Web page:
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Practical life: Dressing Frames

The Dressing Frame is a key Montessori Practical Life material which helps children to develop independence and care of self as they learn to fasten different clothing implements. The material is a set of wooden twelve-inch square frames with various clothing fasteners which the children may encounter while dressing. They include:

  • Zipping Frame

  • Bow Frame

  • Buttoning (large buttons) Frame

  • Buttoning (small buttons) Frame

  • Lacing Frame

  • Velcro Frame

  • Buckling Frame

  • Hook and Eye Frame

  • Snapping Frame

  • Safety Pin Frame

When teaching the child how to work with the dressing frames, the teacher firstly will invite the child to work with her and introduce a particular dressing frame, saying the name of the dressing frame. The teacher will then show how to carry the dressing frame to the selected work area in the Montessori classroom and place the dressing frame in front of the child. From there, the teacher will then demonstrate how to carry out the activity of the zipper frame for example by placing the left hand on the left side of the flap and pulling the zipper head down with the right thumb and index finger. The teacher will then show the child how to zip up by placing the left hand right at the bottom of the zip, holding both the flaps down. She then pulls the zip head up with the right thumb and index finger. After the lesson is complete, the teacher will show the child how to take the frame and place it back on the shelf in the classroom.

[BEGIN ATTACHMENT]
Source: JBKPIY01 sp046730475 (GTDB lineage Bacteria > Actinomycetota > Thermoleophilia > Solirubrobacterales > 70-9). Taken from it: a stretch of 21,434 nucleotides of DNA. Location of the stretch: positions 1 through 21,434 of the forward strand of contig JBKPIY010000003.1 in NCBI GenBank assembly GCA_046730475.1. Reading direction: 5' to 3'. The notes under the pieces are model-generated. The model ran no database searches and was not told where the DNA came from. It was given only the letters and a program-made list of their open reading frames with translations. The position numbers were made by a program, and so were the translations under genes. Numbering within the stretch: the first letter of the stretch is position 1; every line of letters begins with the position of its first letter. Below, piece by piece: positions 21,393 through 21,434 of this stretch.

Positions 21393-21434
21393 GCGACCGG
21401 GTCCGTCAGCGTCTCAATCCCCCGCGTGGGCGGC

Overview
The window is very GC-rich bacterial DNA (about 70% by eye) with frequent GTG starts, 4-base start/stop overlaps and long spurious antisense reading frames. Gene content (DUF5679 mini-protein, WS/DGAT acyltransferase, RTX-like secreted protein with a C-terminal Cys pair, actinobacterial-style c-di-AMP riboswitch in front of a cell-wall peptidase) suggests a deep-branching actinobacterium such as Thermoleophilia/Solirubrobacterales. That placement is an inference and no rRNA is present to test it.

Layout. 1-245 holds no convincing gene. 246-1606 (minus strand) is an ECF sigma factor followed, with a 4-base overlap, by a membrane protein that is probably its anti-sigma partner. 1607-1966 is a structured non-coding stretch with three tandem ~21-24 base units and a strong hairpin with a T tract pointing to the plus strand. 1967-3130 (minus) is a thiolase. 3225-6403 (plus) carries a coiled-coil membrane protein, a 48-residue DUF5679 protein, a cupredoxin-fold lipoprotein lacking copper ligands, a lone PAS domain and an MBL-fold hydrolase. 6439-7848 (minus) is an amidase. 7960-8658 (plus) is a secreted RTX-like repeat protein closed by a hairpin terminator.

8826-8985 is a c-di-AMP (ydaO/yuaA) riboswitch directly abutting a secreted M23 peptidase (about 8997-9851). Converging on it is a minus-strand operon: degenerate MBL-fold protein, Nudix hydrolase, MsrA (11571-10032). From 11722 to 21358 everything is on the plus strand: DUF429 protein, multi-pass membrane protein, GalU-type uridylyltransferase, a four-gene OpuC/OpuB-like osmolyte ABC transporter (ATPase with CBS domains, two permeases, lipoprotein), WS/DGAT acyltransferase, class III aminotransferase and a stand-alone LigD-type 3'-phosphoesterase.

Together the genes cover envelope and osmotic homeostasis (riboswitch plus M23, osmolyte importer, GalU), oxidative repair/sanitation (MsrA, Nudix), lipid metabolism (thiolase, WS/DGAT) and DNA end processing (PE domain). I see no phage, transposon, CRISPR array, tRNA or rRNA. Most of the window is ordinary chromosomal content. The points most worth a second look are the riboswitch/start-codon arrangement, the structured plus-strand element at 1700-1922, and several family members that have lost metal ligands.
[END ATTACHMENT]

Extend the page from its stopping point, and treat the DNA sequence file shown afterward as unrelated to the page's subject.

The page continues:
Tips on how to do the dressing frames at home with your children: You can provide any clothing available at home to your child to work with on how to dress and undress themselves.

Objectives of teaching the child how to use the dressing frame: 1) To teach the child how to use the various types of clothes fasteners 2) To develop the child’s eye-hand coordination 3) To develop the child’s fine motor control 4) To develop the child’s concentration 5) To develop the child’s independence 6) To develop the child’s self-confidence 7) To satisfy the child’s need for order

"Any child who is self-sufficient, who can tie his shoes, dress or undress himself, reflects in his joy and sense of achievement the image of human dignity, which is derived from a sense of independence." – Maria Montessori -



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